To get a sense of how fast the financial technology boom is sweeping through the industry, consider that Worldcore celebrated only its one-year anniversary in September, yet already this Central and Eastern European company is well on its way to achieving its aim to become a one-stop shop for all payment solutions, and in doing so take a big chunk of business from the banks. Worryingly for lenders, the company's ambitions don’t stop there.
“We have developed very quickly a lot of payment options like voice biometrics identification, APIs [technology that builds software applications for services] mass payouts to any Visa/MasterCard around the world, and merchant processing for e-commerce – all this was done this year,” explains Alexey Nasonov, the youthful-looking founder and CEO of Worldcore, which bills itself as “the world’s first EU-regulated global payment platform with voice biometrics authentication”.
Before the end of the year, Worldcore expects to receive confirmation it has met the PCI DSS (Payment Card Industry Data Security Compliance) standard that will mean it can store credit card data on its servers. “This is an important step, because Worldcore will then be able to become a direct card issuer and acquirer, so we will begin providing corporate debit card programmes with branded and co-branded prepaid cards,” Nasonov explains. This is a rapidly growing market, as it offers an instant, cost-effective solution for corporate payments, he notes.
The plan for the coming months is to launch a mobile application that is designed to provide full parity with the desktop web experience, and to offer all this in languages including Polish, French, German, Spanish, Portuguese, Swedish and Dutch. On the corporate side, Worldcore will look to offer full white label payment solutions products, allowing clients to increase their own brand value.
The speed with which Worldcore is developing its business is symptomatic of how these smart, innovative, flexible firms are eating away at the banks’ traditional intermediary role in financial systems. Nasonov, who has entirely self-financed the growth of his company and dismisses any talk of bringing in outside investors, explains that his method is to compare all the available payment solutions with similar services package out there, and try to find some disadvantages or advantages in each.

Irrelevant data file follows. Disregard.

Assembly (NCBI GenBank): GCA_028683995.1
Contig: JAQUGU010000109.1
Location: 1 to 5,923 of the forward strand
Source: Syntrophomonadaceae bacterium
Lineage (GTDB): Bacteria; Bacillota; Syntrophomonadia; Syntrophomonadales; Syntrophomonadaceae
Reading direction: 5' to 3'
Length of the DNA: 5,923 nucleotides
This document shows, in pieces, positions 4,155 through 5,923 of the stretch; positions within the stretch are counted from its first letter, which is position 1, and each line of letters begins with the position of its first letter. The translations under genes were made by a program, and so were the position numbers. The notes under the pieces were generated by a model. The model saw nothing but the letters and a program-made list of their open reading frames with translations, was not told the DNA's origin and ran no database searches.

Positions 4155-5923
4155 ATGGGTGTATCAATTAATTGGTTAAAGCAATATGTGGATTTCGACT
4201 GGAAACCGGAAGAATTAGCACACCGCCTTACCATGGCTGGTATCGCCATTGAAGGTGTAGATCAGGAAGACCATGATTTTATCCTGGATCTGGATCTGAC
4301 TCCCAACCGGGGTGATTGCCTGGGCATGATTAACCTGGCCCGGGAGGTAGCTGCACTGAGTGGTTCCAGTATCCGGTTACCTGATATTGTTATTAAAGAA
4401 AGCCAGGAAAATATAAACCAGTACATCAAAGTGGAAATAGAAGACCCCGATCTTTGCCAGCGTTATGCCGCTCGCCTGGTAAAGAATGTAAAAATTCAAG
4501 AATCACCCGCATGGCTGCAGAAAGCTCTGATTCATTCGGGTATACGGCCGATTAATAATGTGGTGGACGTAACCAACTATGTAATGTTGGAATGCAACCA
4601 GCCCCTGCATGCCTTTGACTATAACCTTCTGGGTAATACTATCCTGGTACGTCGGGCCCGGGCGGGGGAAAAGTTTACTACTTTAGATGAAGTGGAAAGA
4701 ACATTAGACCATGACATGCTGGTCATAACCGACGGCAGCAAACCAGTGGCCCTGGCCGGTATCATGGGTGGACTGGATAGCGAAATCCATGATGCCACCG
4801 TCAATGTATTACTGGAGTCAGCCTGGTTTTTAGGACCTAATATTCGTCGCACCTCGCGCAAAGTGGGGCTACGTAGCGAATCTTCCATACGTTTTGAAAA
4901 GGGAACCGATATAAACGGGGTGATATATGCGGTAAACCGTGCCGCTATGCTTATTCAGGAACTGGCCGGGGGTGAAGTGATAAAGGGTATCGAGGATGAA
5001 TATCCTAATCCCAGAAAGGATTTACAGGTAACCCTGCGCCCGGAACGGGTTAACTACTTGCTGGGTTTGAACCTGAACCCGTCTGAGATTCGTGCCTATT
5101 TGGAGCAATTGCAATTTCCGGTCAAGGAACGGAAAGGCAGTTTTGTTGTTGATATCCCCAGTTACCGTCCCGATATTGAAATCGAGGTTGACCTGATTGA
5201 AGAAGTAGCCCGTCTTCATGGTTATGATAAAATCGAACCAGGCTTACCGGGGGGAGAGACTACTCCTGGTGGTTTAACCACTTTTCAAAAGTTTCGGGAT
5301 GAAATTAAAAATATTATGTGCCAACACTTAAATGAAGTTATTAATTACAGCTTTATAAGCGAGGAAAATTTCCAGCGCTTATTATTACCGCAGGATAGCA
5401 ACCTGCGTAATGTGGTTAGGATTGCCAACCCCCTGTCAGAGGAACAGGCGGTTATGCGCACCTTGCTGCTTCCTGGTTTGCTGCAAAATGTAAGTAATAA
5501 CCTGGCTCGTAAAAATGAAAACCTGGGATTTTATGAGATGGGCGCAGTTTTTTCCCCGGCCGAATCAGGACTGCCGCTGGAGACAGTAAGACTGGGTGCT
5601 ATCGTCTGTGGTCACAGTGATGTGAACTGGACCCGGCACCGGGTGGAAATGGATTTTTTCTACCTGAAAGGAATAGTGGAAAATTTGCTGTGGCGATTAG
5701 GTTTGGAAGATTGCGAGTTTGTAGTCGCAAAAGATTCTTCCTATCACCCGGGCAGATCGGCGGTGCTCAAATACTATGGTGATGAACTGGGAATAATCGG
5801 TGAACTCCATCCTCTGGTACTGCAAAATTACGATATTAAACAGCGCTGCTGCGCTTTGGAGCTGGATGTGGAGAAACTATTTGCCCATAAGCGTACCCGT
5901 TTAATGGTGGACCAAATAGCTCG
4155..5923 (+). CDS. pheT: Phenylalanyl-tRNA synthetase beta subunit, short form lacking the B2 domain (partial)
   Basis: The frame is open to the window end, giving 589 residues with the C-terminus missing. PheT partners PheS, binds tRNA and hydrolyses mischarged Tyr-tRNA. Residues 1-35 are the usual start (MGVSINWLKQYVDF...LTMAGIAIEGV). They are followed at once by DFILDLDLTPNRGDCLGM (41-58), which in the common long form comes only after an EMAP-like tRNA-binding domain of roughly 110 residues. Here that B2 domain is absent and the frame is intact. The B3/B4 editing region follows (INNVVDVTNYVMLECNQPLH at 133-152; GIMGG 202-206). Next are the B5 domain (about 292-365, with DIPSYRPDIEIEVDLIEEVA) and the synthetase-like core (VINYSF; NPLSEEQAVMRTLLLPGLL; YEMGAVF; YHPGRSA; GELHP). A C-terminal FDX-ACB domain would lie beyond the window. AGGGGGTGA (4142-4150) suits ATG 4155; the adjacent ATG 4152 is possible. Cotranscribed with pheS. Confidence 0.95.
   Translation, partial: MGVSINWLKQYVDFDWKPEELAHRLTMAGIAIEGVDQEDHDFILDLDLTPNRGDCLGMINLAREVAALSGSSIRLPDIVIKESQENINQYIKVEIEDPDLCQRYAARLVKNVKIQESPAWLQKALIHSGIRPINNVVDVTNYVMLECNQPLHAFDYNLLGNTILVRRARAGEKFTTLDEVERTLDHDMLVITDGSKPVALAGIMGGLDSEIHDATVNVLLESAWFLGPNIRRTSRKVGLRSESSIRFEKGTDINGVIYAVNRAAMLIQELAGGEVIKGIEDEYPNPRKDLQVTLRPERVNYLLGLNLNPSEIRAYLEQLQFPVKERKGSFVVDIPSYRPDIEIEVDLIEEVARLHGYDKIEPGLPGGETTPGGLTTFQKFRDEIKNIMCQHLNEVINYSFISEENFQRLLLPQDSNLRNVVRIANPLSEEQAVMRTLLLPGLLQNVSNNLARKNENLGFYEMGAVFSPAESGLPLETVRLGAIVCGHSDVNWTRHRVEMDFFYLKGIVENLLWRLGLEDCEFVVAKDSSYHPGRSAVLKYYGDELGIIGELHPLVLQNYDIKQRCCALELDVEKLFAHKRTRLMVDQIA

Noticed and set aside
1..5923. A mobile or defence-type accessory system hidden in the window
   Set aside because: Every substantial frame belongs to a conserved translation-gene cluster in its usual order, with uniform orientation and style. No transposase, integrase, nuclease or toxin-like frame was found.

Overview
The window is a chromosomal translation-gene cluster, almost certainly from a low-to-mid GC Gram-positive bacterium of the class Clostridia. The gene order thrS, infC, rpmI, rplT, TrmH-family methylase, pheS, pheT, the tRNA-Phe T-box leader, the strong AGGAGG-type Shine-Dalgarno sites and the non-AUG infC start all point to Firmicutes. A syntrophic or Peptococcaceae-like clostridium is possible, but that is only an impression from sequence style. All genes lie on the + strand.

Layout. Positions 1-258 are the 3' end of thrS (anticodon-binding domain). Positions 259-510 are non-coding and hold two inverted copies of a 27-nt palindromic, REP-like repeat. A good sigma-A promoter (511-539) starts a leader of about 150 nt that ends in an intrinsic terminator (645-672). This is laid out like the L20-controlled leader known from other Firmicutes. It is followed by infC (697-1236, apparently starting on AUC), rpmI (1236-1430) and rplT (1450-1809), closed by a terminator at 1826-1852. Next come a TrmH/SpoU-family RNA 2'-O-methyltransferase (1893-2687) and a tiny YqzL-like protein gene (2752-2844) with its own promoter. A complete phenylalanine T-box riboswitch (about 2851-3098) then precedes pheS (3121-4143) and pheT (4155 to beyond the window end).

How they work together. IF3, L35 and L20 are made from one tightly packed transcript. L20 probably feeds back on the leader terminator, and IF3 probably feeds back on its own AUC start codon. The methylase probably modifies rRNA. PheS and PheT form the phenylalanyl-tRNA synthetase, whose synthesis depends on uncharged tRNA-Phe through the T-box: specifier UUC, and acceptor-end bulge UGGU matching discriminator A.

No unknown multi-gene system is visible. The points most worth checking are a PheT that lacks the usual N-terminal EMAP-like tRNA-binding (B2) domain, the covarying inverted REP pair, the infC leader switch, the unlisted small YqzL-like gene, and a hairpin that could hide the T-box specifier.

The challenge is to then “find what I can do to enroll clients faster and keep them happier than the traditional bank system,” he says. The paperless workflow allows Worldcore to be fully compliant with all regulations while also providing the fastest possible client enrollment in the industry. “Moreover, it’s all very cost effective,” adds Nasonov.
A typical company of around 100 employees scattered around the world can distribute Worldcore debit cards to its staff, which are then loaded up with salaries and expenses in a matter of minutes each month at a cost of less than one dollar per transaction. Compare that with Western Union, which charges over $10 for each cross-border transaction. Incidentally, Worldcore is also looking at introducing cash money transfers to compete with Western Union – it’s not just banks that are in the firing line.
Worldcore also takes full advantage of its CEE location, with most of the people involved on the technical side, such as programmers and developers, located in Nasonov’s hometown of Moscow, while the administrative and regulatory part of the business is located in the EU in Prague. “It’s much cheaper to operate a fintech company in Central Europe than say the United Kingdom, where salaries and everything else cost a few times more,” Nasonov explains. At the same time, he admits that given the newness of the fintech industry, there are not so many experienced professionals in this part of Europe.
Like a bank, but not
Like many in the fintech industry, Nasonov is dismissive of the banks and their prospects in this new age of digital financial services. “Banks are outdated, our solutions are like a smartphone, theirs is like a phone with buttons,” he quips. “I think that the banks’ share in the market of payments will decrease rapidly over the next few years because there are a lot of payment solutions that are different, better and cheaper, with much wider services package and no maintenance fees.”
The first to look elsewhere for payments services, he predicts, will be larger clients. “We plan to get integrated with SWIFT and SEPA and will start competing with banks on the cross-border transfers market even more than now. We will be able to offer much lower rates to institutional clients; 50-60 cents for EU bank transfers – no banks can offer such rates.”
But Worldcore’s ambitions go well beyond payments. Its licence in the Czech Republic currently allows it to make a full offer of payment services, but without taking deposits and offering loans. Worldcore is working on filling some of those blanks, however.
“We can’t take deposits and give out loans, but current European regulations allow us to offer investment opportunities through a crowdfunding platform, which is being developed, and peer-to-peer loans, so we can have a group of companies – with one for payments, another for loans, and another for investment crowdfunding. It will be almost the full set of services offered by banks,” says Nasonov, smiling. “That’s the plan for the next two years,” he says.